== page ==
"Enjoy your break!" is what I — and many, many others — have (stupidly) said to a woman heading out on maternity leave. It's an easy mistake to make if you've never had a child. From the perspective of those back at the office, it does seem like the mother-to-be is going to be "resting" for six to 12 weeks, but I'm here to tell you the truth: there is no rest on maternity leave.
To illustrate just how deluded I was: just before I had my first child, I actually composed a huge to-do list of projects I planned to take on while I was "not working" for 12 weeks: reorganizing my digital music, cleaning out my closet, learning a new language. That list is still sitting somewhere. Nothing has been checked off yet, and it's been five years.
So, in order to get us all on the same page, here is my public service announcement to make sure the world knows that maternity leave is not, in fact, a vacation. Read through for five things you should know about what life looks like for a parent who has just had a baby.
1. Newborn work is nonstop.
The newborn clock never switches to the off position. New parents literally have reason to be on duty 24 hours a day with various responsibilities and tasks, including, but not limited to, feeding, diapering, and laundry.
Somehow, once this tiny newborn arrives at your home, you are busy in ways you never thought were possible — and the activity never stops. It's especially tricky because often one parent is home alone with the newborn, but most newborns are easily a two-man (woman?) job. And you have never seen so. Much. Poop.
Imagine this: you finally managed to feed your baby, which took an hour. Then the baby spit up all over themselves and the rug. Now you need to bathe the baby from head to toe, clean the carpet, and do the laundry. As soon as you are done with that project, you'll need to start feeding the baby all over again. Getting the idea?
2. You get basically no sleep.
The scenario I described above doesn't pause just because it's past midnight. Your baby doesn't know what time it is. And as a matter of fact, they are probably more wakeful and active at night. So you will probably end up like me, looking longingly out my window at the hundreds of apartments around me where people were sleeping. Because you will not be. A new parent is probably getting three to four hours per night — and they will definitely be interrupted. Probably by poop.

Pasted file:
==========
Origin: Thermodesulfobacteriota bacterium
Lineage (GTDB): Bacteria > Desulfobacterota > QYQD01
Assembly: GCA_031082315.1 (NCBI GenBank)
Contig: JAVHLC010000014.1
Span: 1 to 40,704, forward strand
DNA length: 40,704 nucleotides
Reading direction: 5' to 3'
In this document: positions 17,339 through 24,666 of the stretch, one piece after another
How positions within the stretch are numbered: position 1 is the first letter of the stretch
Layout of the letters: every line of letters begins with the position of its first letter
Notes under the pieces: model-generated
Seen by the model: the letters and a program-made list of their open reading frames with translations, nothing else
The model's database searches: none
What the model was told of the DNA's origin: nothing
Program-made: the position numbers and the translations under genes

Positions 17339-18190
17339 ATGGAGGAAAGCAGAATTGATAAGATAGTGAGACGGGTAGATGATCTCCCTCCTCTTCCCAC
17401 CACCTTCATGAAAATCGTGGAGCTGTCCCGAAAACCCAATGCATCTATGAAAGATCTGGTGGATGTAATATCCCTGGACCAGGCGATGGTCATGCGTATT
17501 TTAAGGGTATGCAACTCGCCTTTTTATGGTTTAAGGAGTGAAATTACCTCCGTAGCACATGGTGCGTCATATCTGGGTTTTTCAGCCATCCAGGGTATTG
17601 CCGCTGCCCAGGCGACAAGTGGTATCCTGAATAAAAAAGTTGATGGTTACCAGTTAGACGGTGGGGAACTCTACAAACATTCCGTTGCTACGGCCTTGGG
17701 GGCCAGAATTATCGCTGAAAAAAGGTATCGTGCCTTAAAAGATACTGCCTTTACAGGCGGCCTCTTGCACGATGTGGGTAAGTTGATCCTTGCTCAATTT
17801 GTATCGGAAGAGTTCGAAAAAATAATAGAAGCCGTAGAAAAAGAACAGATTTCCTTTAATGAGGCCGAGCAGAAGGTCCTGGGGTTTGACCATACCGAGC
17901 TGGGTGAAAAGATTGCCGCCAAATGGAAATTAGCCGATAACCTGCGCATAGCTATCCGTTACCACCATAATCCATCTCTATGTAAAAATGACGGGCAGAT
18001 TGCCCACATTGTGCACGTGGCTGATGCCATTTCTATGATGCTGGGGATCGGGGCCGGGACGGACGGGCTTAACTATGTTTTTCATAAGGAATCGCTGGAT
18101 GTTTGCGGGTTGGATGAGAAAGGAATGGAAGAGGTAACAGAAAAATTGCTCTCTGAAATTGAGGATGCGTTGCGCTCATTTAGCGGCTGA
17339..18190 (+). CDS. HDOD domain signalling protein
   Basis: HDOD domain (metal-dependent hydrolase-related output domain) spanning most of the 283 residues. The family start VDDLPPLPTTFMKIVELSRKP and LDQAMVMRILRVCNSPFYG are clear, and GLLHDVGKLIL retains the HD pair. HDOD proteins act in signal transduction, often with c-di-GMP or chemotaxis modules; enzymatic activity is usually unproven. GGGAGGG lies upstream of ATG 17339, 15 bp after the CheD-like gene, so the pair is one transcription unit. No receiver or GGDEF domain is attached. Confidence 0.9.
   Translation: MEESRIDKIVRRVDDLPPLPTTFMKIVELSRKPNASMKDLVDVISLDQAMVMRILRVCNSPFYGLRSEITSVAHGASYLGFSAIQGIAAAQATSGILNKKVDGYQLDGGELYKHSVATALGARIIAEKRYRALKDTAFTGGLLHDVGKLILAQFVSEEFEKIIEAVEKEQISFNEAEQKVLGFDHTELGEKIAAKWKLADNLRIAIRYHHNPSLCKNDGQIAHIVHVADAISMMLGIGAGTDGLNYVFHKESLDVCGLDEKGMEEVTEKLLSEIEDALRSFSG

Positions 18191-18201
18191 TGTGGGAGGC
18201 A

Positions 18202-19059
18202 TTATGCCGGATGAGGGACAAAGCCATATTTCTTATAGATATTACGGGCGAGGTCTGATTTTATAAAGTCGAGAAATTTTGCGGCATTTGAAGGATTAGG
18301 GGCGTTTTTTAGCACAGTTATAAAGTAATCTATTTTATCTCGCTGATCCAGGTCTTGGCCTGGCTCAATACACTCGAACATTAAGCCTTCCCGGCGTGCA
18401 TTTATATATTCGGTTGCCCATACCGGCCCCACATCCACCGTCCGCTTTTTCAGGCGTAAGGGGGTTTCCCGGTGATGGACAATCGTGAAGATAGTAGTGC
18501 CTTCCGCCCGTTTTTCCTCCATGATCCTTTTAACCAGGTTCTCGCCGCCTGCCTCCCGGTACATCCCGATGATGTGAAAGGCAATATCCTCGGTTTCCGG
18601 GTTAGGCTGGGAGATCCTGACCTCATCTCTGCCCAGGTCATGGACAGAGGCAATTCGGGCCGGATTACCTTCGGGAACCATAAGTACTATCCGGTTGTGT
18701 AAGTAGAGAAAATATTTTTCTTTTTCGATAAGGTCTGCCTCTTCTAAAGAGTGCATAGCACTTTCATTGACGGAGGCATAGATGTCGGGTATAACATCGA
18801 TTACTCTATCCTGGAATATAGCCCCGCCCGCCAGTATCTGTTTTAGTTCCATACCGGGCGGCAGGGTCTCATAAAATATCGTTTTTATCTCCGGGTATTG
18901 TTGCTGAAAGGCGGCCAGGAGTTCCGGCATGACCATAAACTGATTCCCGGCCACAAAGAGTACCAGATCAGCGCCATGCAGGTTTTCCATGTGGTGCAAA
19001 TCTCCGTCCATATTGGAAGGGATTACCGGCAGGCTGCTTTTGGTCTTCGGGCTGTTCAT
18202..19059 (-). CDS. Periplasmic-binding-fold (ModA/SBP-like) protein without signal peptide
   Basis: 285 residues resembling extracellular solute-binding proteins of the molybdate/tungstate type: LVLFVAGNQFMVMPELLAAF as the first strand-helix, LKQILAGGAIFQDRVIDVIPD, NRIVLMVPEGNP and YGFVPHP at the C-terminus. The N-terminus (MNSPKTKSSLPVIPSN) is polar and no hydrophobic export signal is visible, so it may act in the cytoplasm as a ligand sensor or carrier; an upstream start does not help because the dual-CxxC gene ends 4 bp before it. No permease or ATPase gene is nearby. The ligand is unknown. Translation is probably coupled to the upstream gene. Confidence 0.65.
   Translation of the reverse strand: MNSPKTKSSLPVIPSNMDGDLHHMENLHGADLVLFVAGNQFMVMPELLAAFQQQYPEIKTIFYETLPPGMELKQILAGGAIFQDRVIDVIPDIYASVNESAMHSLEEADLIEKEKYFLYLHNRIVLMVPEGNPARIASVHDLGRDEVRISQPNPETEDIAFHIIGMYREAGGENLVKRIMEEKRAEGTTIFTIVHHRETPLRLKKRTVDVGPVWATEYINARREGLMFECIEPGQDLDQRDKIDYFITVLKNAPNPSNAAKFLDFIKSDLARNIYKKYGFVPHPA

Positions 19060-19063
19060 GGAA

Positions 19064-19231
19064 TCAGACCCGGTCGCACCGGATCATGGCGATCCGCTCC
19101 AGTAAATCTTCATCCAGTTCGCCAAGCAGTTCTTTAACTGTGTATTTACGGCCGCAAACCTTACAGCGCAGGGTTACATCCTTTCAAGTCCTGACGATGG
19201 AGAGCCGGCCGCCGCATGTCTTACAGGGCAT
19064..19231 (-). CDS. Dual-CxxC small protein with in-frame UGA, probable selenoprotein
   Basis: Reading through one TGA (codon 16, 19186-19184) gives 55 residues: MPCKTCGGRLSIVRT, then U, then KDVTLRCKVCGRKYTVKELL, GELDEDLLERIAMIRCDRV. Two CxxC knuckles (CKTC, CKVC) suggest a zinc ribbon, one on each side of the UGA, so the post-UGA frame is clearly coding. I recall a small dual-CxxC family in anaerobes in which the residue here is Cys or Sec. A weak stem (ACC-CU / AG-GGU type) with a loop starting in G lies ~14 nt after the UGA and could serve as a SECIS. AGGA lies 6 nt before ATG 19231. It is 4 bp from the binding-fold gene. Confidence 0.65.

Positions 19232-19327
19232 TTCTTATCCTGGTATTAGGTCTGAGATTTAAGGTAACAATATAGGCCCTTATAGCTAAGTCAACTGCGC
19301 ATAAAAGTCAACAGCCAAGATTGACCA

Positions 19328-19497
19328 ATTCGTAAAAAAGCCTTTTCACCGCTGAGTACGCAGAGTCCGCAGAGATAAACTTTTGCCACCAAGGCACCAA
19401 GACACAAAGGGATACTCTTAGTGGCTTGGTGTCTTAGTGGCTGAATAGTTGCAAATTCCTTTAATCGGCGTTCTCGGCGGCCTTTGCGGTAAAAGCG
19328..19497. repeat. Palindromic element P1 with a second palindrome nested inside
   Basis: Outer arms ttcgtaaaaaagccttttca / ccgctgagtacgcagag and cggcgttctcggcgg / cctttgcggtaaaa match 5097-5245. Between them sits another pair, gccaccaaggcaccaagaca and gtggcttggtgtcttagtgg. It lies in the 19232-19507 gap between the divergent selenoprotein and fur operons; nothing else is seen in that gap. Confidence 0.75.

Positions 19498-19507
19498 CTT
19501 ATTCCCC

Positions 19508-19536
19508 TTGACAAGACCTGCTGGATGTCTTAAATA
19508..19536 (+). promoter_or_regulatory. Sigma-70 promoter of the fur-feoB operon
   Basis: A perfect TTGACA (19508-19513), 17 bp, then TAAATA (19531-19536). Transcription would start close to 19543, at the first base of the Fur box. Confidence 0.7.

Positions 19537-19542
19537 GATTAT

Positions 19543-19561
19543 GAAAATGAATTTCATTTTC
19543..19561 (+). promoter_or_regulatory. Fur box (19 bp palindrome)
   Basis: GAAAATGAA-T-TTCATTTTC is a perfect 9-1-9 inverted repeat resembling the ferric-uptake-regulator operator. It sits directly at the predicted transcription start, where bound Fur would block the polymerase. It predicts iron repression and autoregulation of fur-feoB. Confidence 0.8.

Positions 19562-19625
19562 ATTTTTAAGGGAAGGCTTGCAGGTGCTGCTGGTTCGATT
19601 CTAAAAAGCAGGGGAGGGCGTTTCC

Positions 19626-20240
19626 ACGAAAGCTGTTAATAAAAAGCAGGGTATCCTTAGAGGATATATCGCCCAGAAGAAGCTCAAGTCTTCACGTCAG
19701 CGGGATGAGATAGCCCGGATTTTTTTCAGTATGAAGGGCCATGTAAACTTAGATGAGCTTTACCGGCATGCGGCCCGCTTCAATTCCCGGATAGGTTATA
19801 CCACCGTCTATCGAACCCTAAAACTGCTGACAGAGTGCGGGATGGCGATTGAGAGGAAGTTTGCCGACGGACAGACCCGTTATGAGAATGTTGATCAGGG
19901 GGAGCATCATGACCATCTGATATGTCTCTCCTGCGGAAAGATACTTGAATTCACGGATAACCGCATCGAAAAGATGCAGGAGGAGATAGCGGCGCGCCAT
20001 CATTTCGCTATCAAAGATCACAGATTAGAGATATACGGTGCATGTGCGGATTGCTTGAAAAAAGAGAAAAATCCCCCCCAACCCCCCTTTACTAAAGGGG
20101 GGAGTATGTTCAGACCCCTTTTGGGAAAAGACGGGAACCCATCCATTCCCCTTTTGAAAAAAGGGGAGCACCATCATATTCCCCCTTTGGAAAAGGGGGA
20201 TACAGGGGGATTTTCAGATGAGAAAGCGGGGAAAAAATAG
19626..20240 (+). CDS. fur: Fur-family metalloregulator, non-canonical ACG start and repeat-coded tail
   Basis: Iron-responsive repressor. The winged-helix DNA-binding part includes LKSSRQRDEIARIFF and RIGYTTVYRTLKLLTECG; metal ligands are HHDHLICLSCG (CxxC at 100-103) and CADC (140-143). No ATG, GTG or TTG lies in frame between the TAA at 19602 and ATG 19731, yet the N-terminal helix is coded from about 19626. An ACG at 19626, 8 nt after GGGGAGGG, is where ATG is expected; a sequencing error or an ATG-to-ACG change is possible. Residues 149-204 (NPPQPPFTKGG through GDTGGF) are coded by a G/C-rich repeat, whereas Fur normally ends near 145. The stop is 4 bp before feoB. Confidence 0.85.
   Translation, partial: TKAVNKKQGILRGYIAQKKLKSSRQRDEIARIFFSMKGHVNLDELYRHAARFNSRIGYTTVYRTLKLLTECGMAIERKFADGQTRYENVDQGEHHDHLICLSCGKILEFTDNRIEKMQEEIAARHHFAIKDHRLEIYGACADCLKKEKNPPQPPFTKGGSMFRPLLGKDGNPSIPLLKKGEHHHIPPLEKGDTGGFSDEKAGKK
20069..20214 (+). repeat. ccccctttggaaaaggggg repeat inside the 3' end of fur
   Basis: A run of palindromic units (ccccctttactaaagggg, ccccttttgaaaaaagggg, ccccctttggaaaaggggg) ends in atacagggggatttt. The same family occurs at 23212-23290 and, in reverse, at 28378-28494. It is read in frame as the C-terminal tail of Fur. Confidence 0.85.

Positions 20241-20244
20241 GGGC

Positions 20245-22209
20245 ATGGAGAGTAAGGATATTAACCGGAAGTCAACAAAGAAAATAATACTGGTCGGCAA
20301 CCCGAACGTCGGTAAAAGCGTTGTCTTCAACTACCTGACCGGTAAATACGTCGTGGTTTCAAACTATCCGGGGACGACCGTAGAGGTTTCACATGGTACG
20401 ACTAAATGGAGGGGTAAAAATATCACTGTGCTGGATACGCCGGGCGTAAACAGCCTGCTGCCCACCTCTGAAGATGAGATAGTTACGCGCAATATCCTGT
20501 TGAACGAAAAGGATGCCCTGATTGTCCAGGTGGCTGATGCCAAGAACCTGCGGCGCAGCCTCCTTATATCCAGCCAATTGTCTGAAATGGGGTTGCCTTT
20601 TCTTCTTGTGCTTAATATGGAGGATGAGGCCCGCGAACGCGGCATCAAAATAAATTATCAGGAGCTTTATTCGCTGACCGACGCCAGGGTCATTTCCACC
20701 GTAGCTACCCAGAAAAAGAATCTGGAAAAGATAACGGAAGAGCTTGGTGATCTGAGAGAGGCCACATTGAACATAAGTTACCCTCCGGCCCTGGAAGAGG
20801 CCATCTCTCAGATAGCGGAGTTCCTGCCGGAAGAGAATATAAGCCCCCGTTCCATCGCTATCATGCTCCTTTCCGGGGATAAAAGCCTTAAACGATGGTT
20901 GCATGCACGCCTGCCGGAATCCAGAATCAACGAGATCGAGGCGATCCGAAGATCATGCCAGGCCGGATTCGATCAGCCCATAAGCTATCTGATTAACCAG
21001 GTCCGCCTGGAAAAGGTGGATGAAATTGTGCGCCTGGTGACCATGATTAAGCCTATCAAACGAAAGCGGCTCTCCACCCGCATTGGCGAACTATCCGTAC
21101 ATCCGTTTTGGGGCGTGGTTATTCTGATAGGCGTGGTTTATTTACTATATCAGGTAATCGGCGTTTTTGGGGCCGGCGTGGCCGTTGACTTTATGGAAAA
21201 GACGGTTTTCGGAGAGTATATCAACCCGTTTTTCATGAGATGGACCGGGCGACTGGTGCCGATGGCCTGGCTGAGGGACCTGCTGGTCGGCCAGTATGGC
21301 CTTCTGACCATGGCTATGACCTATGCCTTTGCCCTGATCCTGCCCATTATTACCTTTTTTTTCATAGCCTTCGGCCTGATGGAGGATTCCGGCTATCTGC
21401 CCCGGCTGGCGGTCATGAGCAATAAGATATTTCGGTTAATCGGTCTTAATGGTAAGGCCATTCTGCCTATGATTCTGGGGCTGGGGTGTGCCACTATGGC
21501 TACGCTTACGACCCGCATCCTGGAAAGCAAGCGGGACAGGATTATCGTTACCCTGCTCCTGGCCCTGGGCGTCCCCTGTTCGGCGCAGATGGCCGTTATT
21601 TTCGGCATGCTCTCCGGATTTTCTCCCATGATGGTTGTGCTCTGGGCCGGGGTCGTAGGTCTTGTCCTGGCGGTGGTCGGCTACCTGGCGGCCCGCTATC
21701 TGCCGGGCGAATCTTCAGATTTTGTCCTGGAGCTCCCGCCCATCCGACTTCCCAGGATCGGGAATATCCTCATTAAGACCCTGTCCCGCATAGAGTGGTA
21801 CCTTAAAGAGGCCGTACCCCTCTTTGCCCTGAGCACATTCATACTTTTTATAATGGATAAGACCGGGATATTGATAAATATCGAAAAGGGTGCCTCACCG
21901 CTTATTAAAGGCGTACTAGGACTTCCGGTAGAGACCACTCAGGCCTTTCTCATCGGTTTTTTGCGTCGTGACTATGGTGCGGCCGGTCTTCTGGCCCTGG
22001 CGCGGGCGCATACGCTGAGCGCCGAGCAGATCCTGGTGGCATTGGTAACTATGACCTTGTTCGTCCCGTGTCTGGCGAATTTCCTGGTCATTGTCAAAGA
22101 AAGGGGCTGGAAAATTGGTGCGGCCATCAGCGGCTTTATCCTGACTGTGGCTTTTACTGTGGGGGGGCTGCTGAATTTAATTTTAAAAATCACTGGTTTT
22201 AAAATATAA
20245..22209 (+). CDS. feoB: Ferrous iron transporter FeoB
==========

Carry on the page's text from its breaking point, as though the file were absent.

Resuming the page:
3. You get basically no break.
You know how now, in your workday, you can take a break to get coffee, chat with a colleague, or, well . . . go to the bathroom? Not so for a parent who is home alone with a newborn. I will confess there were days when I didn't manage to brush my teeth — and my dentist actually told me that it's a common problem he runs across with new parents. And I have peed while breastfeeding my son. (TMI?)
There's an extra little twist here, too: it's a truism that the second you endeavor to do something — i.e., the baby is sleeping, so you go to take a shower — the baby wakes up screaming and needs you immediately. Because they probably pooped.
4. If you're a birth mother, your body is hurting.
Not only are you working 24/7 with no sleep at this stage, you are sore in ways (and places) you did not know were possible. It's even worse (by far) for mothers who have C-sections (one-third of all births in the US).
There's also something that no one ever talks about: birth mothers bleed for three to six weeks after giving birth. So, you're probably bleeding, too.
Even though you are busier than you have ever been, your body very much needs any rest you can give it. And it's the truly "recovery" kind of rest, not the beach vacation kind. But you won't get much because it's probably time to feed the baby. Or change a poopy diaper. And because you're not resting well, it means your recovery takes longer.
5. Your learning curve is high.
Every single thing you're doing is probably something you've never done before now. Warmed a bottle? Changed a diaper? Swaddled? Burped a baby? Pumped breast milk? You are learning, like, 1,000 things a day while trying to figure out how to execute them all in the most effective way. That alone is exhausting, but it's especially bad in your viciously sleep-deprived, body-aching state.
So please, world, I implore you: next time you talk to a woman who is heading out on maternity leave, instead of saying "Enjoy your break!" maybe try, "May the Force be with you."
Note to expectant mothers: In case I've just scared the poop out of you, please understand that the newborn phase is truly just a phase. It passes quickly and one day (eventually) you will sleep and get breaks again. Just make sure you have a strong support network and a good sense of humor. You will love your baby so, so much that it will all be worth it.